New York State
Lawmakers open up about being abused as children
They’re hoping to spread the word about the Child Victims Act’s one-year “look-back” period.
Come Wednesday, victims of childhood sexual abuse will be able to file lawsuits against their abusers during a one-year “look-back window” – and four legislators are going the extra mile to spread the word.
State Sen. Alessandra Biaggi and Assemblywomen Yuh-Line Niou, Rodneyse Bichotte and Catalina Cruz shared their experiences as survivors of childhood sexual abuse in a video ad campaign designed to educate other adult survivors about the one-year window.
Previously, lawsuits against abusers had to be filed by victims before they turn 23. But the Child Victims Act, signed into law by Gov. Andrew Cuomo in February, allows victims to file criminal and civil claims up until their 28th and 55th birthdays, respectively. The law will also lift the statute of limitations for one year, and the ad outlines how survivors who were previously too old to qualify can file a suit during that period.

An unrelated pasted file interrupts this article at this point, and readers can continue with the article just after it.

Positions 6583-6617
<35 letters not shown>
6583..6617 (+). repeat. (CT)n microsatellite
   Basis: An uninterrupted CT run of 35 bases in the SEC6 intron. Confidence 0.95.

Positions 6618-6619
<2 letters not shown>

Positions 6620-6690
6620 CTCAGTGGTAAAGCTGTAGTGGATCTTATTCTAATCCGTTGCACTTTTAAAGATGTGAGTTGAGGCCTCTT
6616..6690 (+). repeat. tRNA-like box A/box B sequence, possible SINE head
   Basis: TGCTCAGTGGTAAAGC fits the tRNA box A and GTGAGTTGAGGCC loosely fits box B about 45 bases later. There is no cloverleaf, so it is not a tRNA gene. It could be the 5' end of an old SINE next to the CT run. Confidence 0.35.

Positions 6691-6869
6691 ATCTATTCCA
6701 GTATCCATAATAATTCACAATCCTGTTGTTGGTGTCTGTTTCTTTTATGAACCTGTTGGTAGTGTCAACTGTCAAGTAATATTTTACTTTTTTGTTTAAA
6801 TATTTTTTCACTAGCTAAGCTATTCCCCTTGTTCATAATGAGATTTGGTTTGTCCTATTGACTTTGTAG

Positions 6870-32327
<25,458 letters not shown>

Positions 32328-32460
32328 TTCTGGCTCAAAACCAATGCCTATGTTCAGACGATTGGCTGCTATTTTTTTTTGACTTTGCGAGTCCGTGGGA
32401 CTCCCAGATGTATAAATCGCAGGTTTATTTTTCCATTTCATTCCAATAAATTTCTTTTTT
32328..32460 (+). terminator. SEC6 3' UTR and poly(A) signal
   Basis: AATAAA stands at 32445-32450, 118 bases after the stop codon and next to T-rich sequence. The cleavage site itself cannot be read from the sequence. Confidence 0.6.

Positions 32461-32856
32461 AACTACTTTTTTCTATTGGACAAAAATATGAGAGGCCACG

“When you’ve been sexually abused as a child, it can take years, or even decades, to process what happened,” Niou says in the video.
Now, several institutions are gearing up for an onslaught of lawsuits.
In 2003, when a similar one-year window for childhood victims of sexual abuse was opened in California, 1,000 lawsuits were filed, according to the Los Angeles Times. Most of the suits were aimed at the Catholic Church and resulted in the Diocese of San Diego filing for bankruptcy. Here, the Archdiocese of New York – which campaigned heavily for years against the Child Victims Act, relenting only when Democrats took the state Senate and the bill’s passage was inevitable – has already sued its insurance providers to ensure they will make payouts in anticipation of forthcoming lawsuits, The New York Times reports.
A lawsuit against Jehovah’s Witnesses leaders is already prepared to launch on Wednesday, the Daily News reports. And other victims are preparing to sue the Catholic Church during this window, according to the Times.
“The significance of it (the look-back window) is a switch in the balance of power,” Marci Hamilton, chief executive of Child USA, a nonprofit dedicated to protecting children, told the Times. “There was a severe imbalance of power that led to their abuse in the first place. The culture shut them out of the legal system until now. For them, this is validation.”
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